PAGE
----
Next, the nuts and bolts.
Bottom line, you do not have the necessary eye to judge your MS. You’ve lived the world you’ve created, every word burned into your consciousness. The path is too familiar.
Editing comes down to this:
Reading the words is different than Seeing the words.
You don’t notice the echoes or adverbs. You are blind to the use of your favorite words. Over-written? Phttttttttt.
Help is available, on this blog and other websites.
Creative writing software will catch some of the mistakes, highlighting overused words, dialogue attribution, and adverbs misuse.
Go to www.ravensheadservices.com for a free download of Write It Now.
Whether it helps you or not depends on where you are in this career; just learning the definition of ‘dialogue tag’ or agented and looking for a publisher.
Creative writing software is available. Go to www.dailywritingtips.com for a comparison. This website has priceless nuggets of writing advice.
Need help with facial expressions? Nearly every writer is aware of The Bookshelf Muse. This blog gives physical examples of anger, worry, confusion, and passion. The website’s authors also published a self-help guide, easy to thumb and find just the right open mouth, squinting eyes, sigh, and flipped fingers. The Emotion Thesaurus by Angela Ackerman and Becca Puglisi is available through Amazon or as an Ebook on their website.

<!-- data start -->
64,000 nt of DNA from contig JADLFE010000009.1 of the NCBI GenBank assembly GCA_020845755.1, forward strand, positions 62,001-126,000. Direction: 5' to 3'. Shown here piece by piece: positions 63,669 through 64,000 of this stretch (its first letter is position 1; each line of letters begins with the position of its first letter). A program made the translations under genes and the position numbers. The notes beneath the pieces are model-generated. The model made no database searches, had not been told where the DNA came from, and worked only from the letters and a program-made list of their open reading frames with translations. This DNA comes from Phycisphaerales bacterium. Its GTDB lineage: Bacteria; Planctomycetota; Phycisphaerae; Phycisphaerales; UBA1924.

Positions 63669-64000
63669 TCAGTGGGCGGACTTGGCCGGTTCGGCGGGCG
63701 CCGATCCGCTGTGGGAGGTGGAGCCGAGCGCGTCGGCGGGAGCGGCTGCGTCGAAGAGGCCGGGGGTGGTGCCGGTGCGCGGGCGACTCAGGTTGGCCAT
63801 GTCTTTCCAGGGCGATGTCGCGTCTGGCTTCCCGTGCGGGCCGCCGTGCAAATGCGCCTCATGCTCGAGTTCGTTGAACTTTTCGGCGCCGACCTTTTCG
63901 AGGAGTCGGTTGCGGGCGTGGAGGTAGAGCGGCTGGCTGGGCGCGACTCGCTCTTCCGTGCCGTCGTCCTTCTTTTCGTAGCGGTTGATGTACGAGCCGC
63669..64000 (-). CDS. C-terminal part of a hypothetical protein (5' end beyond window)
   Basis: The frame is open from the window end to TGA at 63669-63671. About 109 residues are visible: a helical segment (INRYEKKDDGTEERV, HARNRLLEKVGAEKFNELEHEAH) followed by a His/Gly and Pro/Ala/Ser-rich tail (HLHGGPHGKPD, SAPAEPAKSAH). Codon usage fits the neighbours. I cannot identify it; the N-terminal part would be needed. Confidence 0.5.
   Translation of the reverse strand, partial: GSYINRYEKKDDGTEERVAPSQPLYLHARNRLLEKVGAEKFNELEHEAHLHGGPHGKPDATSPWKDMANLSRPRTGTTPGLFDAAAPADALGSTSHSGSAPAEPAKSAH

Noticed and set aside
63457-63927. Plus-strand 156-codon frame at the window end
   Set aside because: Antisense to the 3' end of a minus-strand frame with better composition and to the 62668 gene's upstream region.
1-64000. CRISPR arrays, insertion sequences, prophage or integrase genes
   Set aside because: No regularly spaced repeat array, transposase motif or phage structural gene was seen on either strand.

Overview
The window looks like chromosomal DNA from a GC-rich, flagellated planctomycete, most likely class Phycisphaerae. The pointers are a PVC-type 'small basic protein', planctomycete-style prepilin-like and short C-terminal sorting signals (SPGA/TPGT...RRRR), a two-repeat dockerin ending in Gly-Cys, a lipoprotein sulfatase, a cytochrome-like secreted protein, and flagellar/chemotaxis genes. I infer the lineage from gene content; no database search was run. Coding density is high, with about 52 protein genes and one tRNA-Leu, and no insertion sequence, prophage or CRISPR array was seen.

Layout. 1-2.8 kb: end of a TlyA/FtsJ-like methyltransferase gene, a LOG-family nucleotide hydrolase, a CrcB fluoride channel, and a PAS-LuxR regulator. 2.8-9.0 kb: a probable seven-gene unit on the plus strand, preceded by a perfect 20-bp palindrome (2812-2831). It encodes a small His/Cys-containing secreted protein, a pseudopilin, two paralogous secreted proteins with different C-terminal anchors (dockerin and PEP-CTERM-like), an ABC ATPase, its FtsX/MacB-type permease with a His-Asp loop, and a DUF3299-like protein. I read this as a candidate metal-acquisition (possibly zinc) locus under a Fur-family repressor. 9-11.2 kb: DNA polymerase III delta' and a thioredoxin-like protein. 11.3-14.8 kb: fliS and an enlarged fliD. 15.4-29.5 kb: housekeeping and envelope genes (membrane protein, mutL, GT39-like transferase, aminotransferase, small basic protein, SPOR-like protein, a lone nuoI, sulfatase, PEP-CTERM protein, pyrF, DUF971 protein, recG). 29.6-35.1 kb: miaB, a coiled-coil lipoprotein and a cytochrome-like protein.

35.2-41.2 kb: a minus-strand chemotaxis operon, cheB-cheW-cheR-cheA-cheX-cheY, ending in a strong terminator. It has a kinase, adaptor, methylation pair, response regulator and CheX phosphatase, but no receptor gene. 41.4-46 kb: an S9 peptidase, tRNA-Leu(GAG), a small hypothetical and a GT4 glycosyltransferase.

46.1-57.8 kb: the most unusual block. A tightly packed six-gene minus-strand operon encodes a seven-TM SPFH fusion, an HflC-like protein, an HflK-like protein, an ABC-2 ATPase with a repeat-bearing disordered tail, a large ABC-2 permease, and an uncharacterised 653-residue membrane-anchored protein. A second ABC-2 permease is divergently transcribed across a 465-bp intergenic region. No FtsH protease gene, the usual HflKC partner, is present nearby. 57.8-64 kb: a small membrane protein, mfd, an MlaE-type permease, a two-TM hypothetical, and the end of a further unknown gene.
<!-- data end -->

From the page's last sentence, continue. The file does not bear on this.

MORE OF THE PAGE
Other books are available to parse the phrase and edit the annoying dangling participle. Books such as Self-Editing for Fiction Writers by Renni Brown and Dave King. Stephen King’s On Writing is a winner also.
And last Critique Groups like Unicorn Bell, Betas and Critique Partners. The road to Published must include these fueling stations.
Remember, you are not alone. We are traveling the same highway, learning, exploring, and aiding. Keep on Truckin’, folks.